That’s more like it. The Yankee bats weren’t overly imposing tonight but Nathan Eovaldi showed what kind of pitcher he can be when things click. He had a no-hitter going for the first six innings and pitched probably the best game by a Yankee starter this season. Good starting pitching, the lineup scoring more than the opponent, and the bullpen closing it out – certainly a way to win a ballgame.
The Big Non-RISP Hits
The Yankees caught a break in the pitching matchup. Their ace Cole Hamels was scratched due to a groin issue so the Rangers trotted out LHP Cesar Ramos as their starter. Ramos, a former Tampa Bay Ray, isn’t a stranger to facing the Yanks. Prior to tonight, he faced New York 19 times (21.0 IP) and had a 5.57 ERA against, which ain’t great.
In the second, Mark Teixeira led off with a single and advanced to second on a wild pitch. Chase Headley hit a single to right to make it runners on first and third with one out. Dustin Ackley followed it up with a full-count walk to load the bases. Didi Gregorius hit the first pitch right at 1B Prince Fielder and he nabbed Teixeira at the plate for a fielder’s choice. With the bases still loaded. Austin Romine hit a weak grounder right back to Ramos to end the inning. Not gonna lie, I was afraid that would set up the tone for another RISP fail-filled night for the Yanks. Well, I was right, but the Yanks still turned out fine.
The Yankees had more luck the next inning. Jacoby Ellsbury hit a homer into the right field seats to lead off the inning, 1-0 New York. A batter later, Carlos Beltran worked a walk to reach the first and Teixeira drove a deep double to right-center to drive him in. 2-0. New York posted another run on the board in the sixth. Starlin Castro hit a high 86 mph fastball from Ramos over the left field wall for a solo homer. Notice the theme of all three runs they scored? Those RBI’s came in non-RISP situations. Overall, they hit only 1-for-9 with RISP and left eight runners on base. Had Eovaldi struggled tonight, that could have bode Yankees terribly but luckily,
Seven innings, two hits allowed, six strikeouts, no runs allowed and a big fat W. Eovaldi’s outing was very pleasing to watch. He seemed to be very comfortable with all four of his pitches. He was also inducing weak contact and grounders, generating a nice 62.5 ground ball percentage tonight.
As you may know, Eovaldi had a no-hitter bid going on until the seventh inning. Nomar Mazara, the Rangers’ young hot hitter, squeaked a single between Headley and Didi to get the first hit of the night for Texas. Adrian Beltre followed it up immediately with a GIDP so the situation didn’t become too dire for New York. Fielder hit a double to right to start something but Eovaldi retired Ian Desmond with a ground out. No real harm done.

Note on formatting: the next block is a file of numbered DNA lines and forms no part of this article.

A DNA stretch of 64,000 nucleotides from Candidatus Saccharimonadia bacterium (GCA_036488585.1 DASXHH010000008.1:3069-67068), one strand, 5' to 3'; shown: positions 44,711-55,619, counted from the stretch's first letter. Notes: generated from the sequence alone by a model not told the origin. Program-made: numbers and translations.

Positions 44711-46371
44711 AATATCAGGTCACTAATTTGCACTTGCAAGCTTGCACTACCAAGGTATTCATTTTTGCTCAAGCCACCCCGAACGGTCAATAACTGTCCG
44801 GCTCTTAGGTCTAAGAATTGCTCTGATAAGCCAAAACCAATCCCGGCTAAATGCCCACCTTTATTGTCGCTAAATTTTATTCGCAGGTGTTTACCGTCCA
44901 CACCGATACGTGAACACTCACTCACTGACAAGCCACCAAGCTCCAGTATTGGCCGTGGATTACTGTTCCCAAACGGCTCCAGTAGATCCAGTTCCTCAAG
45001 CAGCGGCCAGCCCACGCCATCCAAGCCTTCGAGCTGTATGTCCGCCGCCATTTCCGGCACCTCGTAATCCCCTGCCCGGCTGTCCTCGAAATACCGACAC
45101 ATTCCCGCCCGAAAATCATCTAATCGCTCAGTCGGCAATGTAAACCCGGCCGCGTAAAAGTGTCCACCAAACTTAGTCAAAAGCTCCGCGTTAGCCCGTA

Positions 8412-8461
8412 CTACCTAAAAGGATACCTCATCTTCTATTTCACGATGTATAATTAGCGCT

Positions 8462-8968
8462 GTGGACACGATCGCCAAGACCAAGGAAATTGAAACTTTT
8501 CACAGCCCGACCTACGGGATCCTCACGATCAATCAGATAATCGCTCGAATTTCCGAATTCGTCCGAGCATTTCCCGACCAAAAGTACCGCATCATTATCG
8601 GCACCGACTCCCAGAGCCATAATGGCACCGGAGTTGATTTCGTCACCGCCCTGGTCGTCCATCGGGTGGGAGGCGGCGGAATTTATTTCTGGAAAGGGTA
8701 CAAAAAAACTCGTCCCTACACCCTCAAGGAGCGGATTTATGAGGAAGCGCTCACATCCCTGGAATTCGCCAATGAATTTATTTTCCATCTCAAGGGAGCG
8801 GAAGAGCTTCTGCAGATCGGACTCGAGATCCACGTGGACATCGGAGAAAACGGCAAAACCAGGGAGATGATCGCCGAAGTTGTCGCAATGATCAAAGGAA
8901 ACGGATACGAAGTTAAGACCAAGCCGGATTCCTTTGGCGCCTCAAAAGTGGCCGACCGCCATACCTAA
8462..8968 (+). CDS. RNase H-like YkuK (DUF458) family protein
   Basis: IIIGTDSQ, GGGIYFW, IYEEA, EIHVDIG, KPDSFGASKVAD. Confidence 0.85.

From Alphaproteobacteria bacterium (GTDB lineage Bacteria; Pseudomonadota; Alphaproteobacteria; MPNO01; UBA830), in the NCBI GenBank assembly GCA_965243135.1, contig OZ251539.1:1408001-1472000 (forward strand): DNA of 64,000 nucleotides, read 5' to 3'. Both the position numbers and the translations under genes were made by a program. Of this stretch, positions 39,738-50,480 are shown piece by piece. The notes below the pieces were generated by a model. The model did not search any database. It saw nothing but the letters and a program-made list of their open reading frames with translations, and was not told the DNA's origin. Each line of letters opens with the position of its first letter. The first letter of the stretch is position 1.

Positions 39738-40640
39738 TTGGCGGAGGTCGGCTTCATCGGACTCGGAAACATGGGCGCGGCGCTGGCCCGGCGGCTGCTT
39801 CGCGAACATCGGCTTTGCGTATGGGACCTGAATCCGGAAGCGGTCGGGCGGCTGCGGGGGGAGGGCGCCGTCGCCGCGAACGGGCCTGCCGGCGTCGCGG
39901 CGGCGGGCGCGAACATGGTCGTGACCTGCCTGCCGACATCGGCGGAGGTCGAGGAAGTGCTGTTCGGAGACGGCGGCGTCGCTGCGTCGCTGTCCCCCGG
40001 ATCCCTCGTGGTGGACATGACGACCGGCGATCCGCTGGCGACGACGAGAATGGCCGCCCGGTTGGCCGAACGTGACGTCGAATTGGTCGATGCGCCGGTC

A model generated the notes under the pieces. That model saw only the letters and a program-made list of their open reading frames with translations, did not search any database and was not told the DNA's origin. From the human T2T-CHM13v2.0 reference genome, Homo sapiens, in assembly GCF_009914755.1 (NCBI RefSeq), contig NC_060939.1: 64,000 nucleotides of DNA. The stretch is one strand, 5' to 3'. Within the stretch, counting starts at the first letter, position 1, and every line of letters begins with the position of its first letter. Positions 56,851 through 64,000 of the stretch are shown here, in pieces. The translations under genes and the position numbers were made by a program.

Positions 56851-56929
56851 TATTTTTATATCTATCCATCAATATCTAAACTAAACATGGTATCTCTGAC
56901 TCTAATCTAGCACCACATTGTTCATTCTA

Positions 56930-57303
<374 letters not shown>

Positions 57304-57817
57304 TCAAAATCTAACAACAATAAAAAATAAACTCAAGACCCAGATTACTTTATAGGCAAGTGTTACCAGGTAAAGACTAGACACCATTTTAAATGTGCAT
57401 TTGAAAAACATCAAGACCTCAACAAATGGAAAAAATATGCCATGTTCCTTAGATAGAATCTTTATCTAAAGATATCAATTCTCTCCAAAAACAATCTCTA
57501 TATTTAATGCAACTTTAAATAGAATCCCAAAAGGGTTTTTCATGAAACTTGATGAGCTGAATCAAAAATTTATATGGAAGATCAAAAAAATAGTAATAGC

After seven scoreless innings, Eovaldi faced only one hitter in the eighth (walked Mitch Moreland) and departed from the game after 98 pitches. There’s so much good about his start tonight and one of them is the fact that he’s the first Yankee starter to throw a pitch in the eighth inning this season (h/t Katie Sharp). For the season, he has a 28-5 K-BB ratio in 24.2 IP, which is quite nice. His season ERA sank from 6.11 to 4.38, which is getting close to his nice 3.54 FIP/2.98 xFIP. More starts like this, please.
Dellin Betances came in the eighth to relieve Eovaldi and… allowed a home run to C Brett Nicholas. It was a curve that wasn’t quite sharp and it ran right into Nicholas’ zone. That was his first career homer and, of course, he hit it off of Betances. Dellin finally got himself an ERA for the 2016 season (0.90 after tonight).
You know who has yet to have an ERA though? Andrew Miller. He earned the fifth save of the season after a clean ninth inning. He did not strike out anyone though. Bum!
I knew Headley wasn’t hitting well this season but it just occurred to me how bad he’s been. After tonight, the third baseman has a .157 avg with a .447 OPS. There are several adjectives to describe those two numbers and one of them is “putrid.” I do however, think he’s seeing the ball well, given on his 16.0% BB rate, which is several points higher than usual (10.1 %). Hitting a baseball well consistently is not easy – it’s so easy to fall into funk for an extended amount of time. The good news is that, players do generally find a way to normalize their performance to close to their talent level (see: 2015 Carlos Beltran) so I think I’ll just wait and see on Headley.
Box Score, Highlights, WPA and Standings
The Yankees are back at it again in Arlington tomorrow evening. Luis Severino will be on the mound versus A.J. Griffin. Big fastball versus high-80’s heat, hard slider versus Uncle Charlie – I’ll be waiting for it.